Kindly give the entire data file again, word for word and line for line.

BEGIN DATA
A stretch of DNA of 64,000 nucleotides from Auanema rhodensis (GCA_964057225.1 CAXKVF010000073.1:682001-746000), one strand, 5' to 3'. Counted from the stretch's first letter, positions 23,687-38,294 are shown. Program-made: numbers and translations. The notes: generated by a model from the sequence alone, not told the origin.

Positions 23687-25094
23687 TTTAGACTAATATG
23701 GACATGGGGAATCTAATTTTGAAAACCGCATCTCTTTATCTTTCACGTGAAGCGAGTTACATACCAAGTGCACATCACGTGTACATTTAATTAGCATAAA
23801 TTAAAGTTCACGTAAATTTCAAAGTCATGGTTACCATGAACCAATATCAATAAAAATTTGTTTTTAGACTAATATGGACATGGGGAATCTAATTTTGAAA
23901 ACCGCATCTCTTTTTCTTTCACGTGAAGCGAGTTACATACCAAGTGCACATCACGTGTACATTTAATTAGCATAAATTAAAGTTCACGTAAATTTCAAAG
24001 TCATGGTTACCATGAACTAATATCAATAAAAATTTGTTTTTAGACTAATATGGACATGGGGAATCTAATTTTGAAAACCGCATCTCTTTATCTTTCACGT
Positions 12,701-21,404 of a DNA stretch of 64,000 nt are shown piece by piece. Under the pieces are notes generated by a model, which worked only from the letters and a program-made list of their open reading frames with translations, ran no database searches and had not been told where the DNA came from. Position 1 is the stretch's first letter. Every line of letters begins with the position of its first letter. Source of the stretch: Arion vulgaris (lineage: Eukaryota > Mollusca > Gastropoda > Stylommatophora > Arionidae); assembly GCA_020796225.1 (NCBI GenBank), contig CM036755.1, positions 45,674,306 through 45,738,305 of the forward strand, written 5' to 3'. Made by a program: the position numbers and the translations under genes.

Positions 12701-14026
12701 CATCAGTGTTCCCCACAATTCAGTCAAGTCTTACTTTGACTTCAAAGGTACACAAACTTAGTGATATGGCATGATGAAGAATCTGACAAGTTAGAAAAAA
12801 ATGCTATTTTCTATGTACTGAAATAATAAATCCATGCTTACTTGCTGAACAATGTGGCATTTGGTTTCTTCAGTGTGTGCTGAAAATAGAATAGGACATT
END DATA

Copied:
A stretch of DNA of 64,000 nucleotides from Auanema rhodensis (GCA_964057225.1 CAXKVF010000073.1:682001-746000), one strand, 5' to 3'. Counted from the stretch's first letter, positions 23,687-38,294 are shown. Program-made: numbers and translations. The notes: generated by a model from the sequence alone, not told the origin.

Positions 23687-25094
23687 TTTAGACTAATATG
23701 GACATGGGGAATCTAATTTTGAAAACCGCATCTCTTTATCTTTCACGTGAAGCGAGTTACATACCAAGTGCACATCACGTGTACATTTAATTAGCATAAA
23801 TTAAAGTTCACGTAAATTTCAAAGTCATGGTTACCATGAACCAATATCAATAAAAATTTGTTTTTAGACTAATATGGACATGGGGAATCTAATTTTGAAA
23901 ACCGCATCTCTTTTTCTTTCACGTGAAGCGAGTTACATACCAAGTGCACATCACGTGTACATTTAATTAGCATAAATTAAAGTTCACGTAAATTTCAAAG
24001 TCATGGTTACCATGAACTAATATCAATAAAAATTTGTTTTTAGACTAATATGGACATGGGGAATCTAATTTTGAAAACCGCATCTCTTTATCTTTCACGT
Positions 12,701-21,404 of a DNA stretch of 64,000 nt are shown piece by piece. Under the pieces are notes generated by a model, which worked only from the letters and a program-made list of their open reading frames with translations, ran no database searches and had not been told where the DNA came from. Position 1 is the stretch's first letter. Every line of letters begins with the position of its first letter. Source of the stretch: Arion vulgaris (lineage: Eukaryota > Mollusca > Gastropoda > Stylommatophora > Arionidae); assembly GCA_020796225.1 (NCBI GenBank), contig CM036755.1, positions 45,674,306 through 45,738,305 of the forward strand, written 5' to 3'. Made by a program: the position numbers and the translations under genes.

Positions 12701-14026
12701 CATCAGTGTTCCCCACAATTCAGTCAAGTCTTACTTTGACTTCAAAGGTACACAAACTTAGTGATATGGCATGATGAAGAATCTGACAAGTTAGAAAAAA
12801 ATGCTATTTTCTATGTACTGAAATAATAAATCCATGCTTACTTGCTGAACAATGTGGCATTTGGTTTCTTCAGTGTGTGCTGAAAATAGAATAGGACATT